Posted by GlobalRec
Written by Vanessa Pillay, WIEGO ORP Consultant
Country South Africa
July 02, 2015
Thulisiwe started working on a dumpsite five years ago for Wetland Recycling a company owned by a white man. However, in 2013 after three years of being subjected to irregular wages she decided to leave the company and went to work on her own at another dumpsite. Soon thereafter 10 women waste pickers got together and tried to form a cooperative but their application to the local municipality was rejected and the reason given by the municipality was that the members were “too old”. The group persevered and have eventually been registered in April 2015 as a primary cooperative of 8 women and 2 men, called the Enhlosweni Coop. (Enhlosweni means place of intentions/hope/goals in isiZulu.)
The group of women had to beg the two men to join them because it felt like they were not making any progress in their engagement with the local government officials at the municipality and that they were just not being taken seriously as women on their own. Although as Thulisiwe explains, now that the men have joined them they seem to be working very well together and share the responsibility for the success of their cooperative. Enhlosweni Coop’s treasurer is Joyce Fakude and the secretary is Alphas Mdletshe.
Thulisiwe explains in great detail, the coding of the different waste material that they separate at the municipal dumpsite where they work from 8am to 4pm daily. The cooperative does not have a bailing machine yet so the waste materials, from plastic containers (PET) to cardboard cartons (HD), are compressed by foot.
Besides her work as part of the cooperative Thulisiwe also collects wine bottles which is more profitable to do on her own. An average of 1000 bottles could mean an income of R2200 at a time; the price per bottle that she receives from Empangeni Distillers ranges between R1 and R2.10. She always ensures that she has the transport cost of R700 available beforehand so that all the money that she earns from the bottle sales ‘goes straight into her pocket.’ Her business training skills come to the fore in conversation as she comments that in business ‘sometimes you win and sometimes you lose’.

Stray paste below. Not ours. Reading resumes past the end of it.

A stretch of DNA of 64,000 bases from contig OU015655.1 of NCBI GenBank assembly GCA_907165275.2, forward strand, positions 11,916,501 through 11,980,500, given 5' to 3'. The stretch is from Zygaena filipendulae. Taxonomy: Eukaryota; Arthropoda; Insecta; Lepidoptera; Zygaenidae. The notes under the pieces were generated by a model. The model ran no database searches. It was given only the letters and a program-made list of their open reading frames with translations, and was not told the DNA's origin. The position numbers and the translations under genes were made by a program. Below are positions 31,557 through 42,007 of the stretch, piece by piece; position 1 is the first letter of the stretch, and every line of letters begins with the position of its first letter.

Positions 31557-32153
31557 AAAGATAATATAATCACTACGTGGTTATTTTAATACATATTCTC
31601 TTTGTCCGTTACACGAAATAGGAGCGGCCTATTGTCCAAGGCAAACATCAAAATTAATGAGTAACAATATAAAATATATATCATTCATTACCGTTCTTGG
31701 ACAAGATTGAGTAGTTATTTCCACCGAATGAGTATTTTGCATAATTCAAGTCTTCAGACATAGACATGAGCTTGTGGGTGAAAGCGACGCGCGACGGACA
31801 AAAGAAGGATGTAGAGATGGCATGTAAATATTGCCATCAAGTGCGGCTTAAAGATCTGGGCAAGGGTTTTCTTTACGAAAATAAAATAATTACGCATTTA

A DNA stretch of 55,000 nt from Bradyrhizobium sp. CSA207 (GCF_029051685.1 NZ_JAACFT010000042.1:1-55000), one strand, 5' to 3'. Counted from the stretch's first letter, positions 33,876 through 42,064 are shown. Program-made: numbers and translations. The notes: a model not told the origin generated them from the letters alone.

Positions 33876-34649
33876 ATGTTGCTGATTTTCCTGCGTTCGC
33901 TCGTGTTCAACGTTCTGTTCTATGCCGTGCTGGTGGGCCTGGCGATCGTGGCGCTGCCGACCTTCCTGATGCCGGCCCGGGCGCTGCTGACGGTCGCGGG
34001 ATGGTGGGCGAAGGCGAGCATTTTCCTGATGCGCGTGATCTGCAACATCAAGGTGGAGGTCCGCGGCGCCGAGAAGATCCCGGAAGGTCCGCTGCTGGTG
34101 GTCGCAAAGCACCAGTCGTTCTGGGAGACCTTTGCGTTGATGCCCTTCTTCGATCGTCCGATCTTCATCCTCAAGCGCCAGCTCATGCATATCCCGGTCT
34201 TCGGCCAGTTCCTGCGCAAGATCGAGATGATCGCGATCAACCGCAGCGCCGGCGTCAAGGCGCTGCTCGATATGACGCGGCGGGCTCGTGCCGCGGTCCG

Their biggest challenge at the dumpsite is having their material stolen by other waste pickers or thugs from the community that wander into the dumpsite throughout the day, because the security staff employed by the municipality are only there to direct the dump trucks in and out of the site.
Advantages of a workers cooperative:
Thulisiwe displays very strong values of collectivism as she explains how the cooperative was formed and how they agreed to work together despite the initial registration challenges that they have experienced. For example they have not ‘dropped’ the older members of the group but still all work together. At the time of the interview the cooperative was in the process of obtaining a letter from their local ward councilor that would enable them to open a club account at the bank, but in the meantime they had a normal savings account and three signatories to ensure transparency and full accountability within the group. They had also agreed that the income would be shared equally among them at the end of every month. The cooperative had received training from different government departments during their formative period and Thulisiwe acknowledged these training experiences for inculcating the strong values of collectivism upon which Enhlosweni Coop had been formed.
Although the municipality provides basic ablution facilities at the dumpsite where Thulisiwe and her colleagues work, they still lack proper shelter where they could work and a safe storage space for their waste material. They could do with a baling machine and their own scale too. Thulisiwe speaks with fervent determination of how the cooperative can still grow to improve their working conditions, their income and the lives of their families.
Interview conducted at women waste pickers workshop, Cape Town 26 May 2015.